ITOCA has designed and implemented numerous multi- country and multilingual evaluation Programs in Sub-Saharan Africa and other regions.
ITOCA conducted the Research4life (R4L) User Drop-off study during June to November 2022 using a combination of desk research, interviews, and a survey. The study was prompted by a developing trend observed where some registered institutions stopped using R4L soon after registration. The study had two main purposes: a) to help us understand the reasons behind the user drop-off institutions, and b) to establish what strategies institutions could adopt to sustain the use of R4L at the institutions. The multi-country, and multi-program evaluation covered 29 African and South East Asian countries. The study recommended technical programmatic and policy changes based on evidence gathered to further advance the Research4life focus, adopted theory of change and future strategic areas of focus.
This multi-country, multi-program (and multi-lingual) evaluation will assess the impact of three United Nations programs--Hinari, AGORA and OARE--that provide developing-country researchers and educators with online access to current research publications in life sciences and medicine, agriculture, and the environment. This evaluation involves development of qualitative and quantitative approaches involving site visits to institutions in 12 countries plus online surveys of subscribing institutions and of researchers.
ITOCA in partnership with the University of Rwanda and Syracuse University of USA received a grant under the Innovation For Education program funded by DfID, UK to deliver the project “Improving Teacher-Librarian Education In Rwanda” program from 2013 to 2015. A major component of the project was the MEL to establish the effectiveness of the program and assess the Process of Innovation. The evaluation covered five specific areas and deliverables: Economic analysis (value for money), replicability, scalability, Sustainability (including institutionalization), Analysis and justification supported by data and realism. To research these issues the team interviewed teachers, head teachers and District Education Officers, convened multi-stakeholder meetings and held regular review conferences with participants from state, non-state, CSOs, academics and researchers interested in education and education policy in Rwanda to discuss the implications of the program..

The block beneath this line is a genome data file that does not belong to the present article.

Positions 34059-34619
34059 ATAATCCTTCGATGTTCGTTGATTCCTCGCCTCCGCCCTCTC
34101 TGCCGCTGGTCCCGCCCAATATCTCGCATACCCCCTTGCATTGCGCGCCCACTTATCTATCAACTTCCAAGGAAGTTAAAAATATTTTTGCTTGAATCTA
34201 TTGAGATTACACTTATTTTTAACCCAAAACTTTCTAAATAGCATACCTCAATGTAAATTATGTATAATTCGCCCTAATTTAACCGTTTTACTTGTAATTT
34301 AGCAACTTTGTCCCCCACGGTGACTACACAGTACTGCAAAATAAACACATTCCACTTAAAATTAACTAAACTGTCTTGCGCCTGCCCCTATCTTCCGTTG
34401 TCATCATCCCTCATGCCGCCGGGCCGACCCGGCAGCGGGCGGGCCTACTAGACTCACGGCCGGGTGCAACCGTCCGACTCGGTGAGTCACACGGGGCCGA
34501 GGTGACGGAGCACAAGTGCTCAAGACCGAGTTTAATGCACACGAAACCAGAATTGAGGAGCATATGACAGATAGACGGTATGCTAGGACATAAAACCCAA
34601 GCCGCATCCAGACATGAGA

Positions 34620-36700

The project aimed to provide a strategic framework for development in the Tertiary Agricultural Education and Extension sector in sub-Saharan Africa in order to support future investment decision making in the sector. It created a robust and strategic view of the landscape for tertiary agricultural education and extension (TAE) in the Sub-Saharan Africa (SSA) countries and generated a strategic framework for considering whether this was an area that would warrant further exploration and potential investment. It established the Tertiary Agricultural Education and Extension system(s) needed to ensure countries had the human resources and knowledge base to achieve sustained agricultural development for small holder farmers (SHF). This project was developed to contribute towards achieving the Foundation’s core goal of improving agricultural development for smallholder farmers in the SSA. A series of studies were implemented to assess gaps, challenges and opportunities within the country and across sub-regions of SSA in order to build a framework that takes into consideration ongoing development initiatives, governments and private sector input and future potential opportunities that would make the most impact in the sector. The design and formulation of desk and field studies incorporated data collection and communication challenges and over 30 country TAE systems were assessed, findings analysed and documented. The study outputs formed the bases of the strategy framework development and clear grant-making options laid out in line with the Foundations goals on how TAE can have impact on SHF.